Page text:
Facebook Sued by FinTech Company Over Calibra Logo

By IPWatchdog
October 16, 2019

“The Infringing Mark adopted and used by the Calibra Defendants is not only confusingly similar to, but virtually identical to the CURRENT Marks.” – Current complaint in the SDNY

Current logos

Facebook is being sued by online banking company, Finco Services, Inc., which operates as Current, for trademark infringement, unfair competition, and false designation of origin relating to Facebook’s controversial subsidiary, Calibra, which plans to launch the digital currency Libra by 2020.

Original Current logo.

Current’s complaint, filed in the U.S. District Court for the Southern District of New York on October 10, says that the company hired Character, a branding and design agency, in 2016 to develop a logo and branding strategy for Current’s banking services and mobile app. The resulting logo, pictured above right, and iterations thereof, pictured left, have been used by the company since at least as early as 2016.

Current and Calibra Compared

Current owns a use-based application to register the logo at the U.S. Patent and Trademark Office (USPTO) for banking services in Class 36, downloadable software for enabling the electronic transfer of money between users in Class 9, and providing the use of online non-downloadable software for enabling processing of electronic funds transfer, electronic checks, and electronic mobile and online payments in Class 42. It also owns an intent-to-use application for the logo in connection with a mobile computer software app for enabling cryptocurrency-based transactions in Class 9 and SaaS services for enabling cryptocurrency-based transactions in Class 42. The company uses the logo on its mobile app, debit cards, and on its website.

Both applications were filed on June 26, 2019, just after Calibra began marketing its digital wallet.

Calibra logo

In 2018, Facebook announced the launch of Calibra and also hired Character to do its branding campaign. Character created the logo pictured right, and Calibra began using the logo in advertising and promotions of the Calibra digital wallet in June 2019. “The Infringing Mark adopted and used by the Calibra Defendants is not only confusingly similar to, but virtually identical to the CURRENT Marks,” said Current’s complaint.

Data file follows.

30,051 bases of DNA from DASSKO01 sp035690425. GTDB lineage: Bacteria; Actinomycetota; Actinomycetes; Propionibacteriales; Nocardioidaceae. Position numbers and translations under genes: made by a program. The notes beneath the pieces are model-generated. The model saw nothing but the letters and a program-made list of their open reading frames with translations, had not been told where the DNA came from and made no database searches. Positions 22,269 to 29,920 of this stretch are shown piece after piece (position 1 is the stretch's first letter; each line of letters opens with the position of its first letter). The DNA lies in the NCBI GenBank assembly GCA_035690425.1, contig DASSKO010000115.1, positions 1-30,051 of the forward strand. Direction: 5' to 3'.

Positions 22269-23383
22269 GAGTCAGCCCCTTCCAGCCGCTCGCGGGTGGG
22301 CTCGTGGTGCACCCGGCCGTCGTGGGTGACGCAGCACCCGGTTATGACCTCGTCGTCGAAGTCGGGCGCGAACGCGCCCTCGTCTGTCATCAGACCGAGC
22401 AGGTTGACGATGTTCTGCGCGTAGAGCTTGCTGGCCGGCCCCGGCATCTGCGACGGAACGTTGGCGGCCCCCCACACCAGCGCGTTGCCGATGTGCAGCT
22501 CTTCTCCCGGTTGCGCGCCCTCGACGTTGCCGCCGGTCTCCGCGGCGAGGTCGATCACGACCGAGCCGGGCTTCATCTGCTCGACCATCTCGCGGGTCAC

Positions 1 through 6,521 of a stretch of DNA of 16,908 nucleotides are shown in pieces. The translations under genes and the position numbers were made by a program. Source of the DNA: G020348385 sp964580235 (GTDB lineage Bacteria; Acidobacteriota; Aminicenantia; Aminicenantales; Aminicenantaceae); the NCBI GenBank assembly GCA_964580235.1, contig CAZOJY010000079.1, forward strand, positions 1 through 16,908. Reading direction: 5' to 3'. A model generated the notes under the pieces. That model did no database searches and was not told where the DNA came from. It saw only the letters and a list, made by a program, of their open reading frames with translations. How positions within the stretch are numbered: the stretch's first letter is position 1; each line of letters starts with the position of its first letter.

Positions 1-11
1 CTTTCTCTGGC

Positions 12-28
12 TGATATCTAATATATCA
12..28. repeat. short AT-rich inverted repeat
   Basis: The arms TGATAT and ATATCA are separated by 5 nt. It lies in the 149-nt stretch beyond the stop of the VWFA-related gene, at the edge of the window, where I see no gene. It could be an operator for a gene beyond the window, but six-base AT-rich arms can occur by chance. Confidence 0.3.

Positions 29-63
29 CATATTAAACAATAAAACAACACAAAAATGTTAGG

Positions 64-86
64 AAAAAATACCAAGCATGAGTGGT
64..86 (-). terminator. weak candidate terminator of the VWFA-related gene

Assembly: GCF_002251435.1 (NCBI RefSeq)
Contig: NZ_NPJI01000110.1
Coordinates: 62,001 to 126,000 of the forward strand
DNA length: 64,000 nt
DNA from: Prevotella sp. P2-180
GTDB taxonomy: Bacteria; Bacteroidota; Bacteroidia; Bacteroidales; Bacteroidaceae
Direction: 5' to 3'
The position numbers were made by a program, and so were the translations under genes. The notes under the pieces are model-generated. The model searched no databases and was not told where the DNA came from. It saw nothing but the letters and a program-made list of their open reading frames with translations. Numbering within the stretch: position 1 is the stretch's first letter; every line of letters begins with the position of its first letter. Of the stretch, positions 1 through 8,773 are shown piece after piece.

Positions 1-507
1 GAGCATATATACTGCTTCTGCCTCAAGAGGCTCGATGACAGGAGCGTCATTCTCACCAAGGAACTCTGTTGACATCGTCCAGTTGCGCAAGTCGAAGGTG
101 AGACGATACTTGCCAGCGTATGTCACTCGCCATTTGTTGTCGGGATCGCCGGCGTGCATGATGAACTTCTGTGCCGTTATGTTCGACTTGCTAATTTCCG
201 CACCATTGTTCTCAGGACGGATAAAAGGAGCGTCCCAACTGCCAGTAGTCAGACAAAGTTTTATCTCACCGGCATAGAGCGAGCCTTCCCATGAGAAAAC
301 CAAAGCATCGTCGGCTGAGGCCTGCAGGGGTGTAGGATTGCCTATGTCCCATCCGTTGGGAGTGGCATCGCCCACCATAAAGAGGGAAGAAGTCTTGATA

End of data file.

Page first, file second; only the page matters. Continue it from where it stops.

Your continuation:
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Failed Attempts to Resolve Amicably

Current became aware of the Calibra logo in June 2019 and sent a letter to Calibra in July but received no response. The company then sent a letter to Facebook’s General Counsel and began engaging in discussions about a mutually acceptable solution, but “to date, these efforts have not been fruitful,” claims the Current complaint, adding that Facebook has given no indication that it will cease using the mark.

Side-by-side: Current vs. Calibra

The complaint alleges federal and common law trademark infringement and unfair competition against Calibra; vicarious trademark infringement, vicarious federal unfair competition and false designation of origin, and vicarious trademark infringement and unfair competition under common law against Facebook; contributory trademark infringement, contributory federal unfair competition and false designation of origin, and contributory trademark infringement and unfair competition under common law against Character; and breach of covenant and good faith against Character.

Among other forms of relief, Current is seeking a finding of infringement, willful infringement, an award of treble damages, punitive damages and attorneys’ fees and pre and post-judgment interest, and that all defendants be enjoined from using the marks in any capacity.

Calibra Faces Other Challenges

Separately, Congress has expressed skepticism about the Calibra business model and the Libra digital currency and has held several hearings into the antitrust and other implications of such ventures. In July, the Senate Committee on Banking, Housing and Urban Affairs tore into David Marcus, Head of Calibra, and Senator Martha McSally (R-AZ) summed up the comments of many of her colleagues when, pointing to Facebook’s various recent missteps and violations, she said, “I don’t trust Facebook…. And now instead of cleaning up your house you’re launching into another business model.”

Images Source: SDNY complaint  

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IPWatchdog

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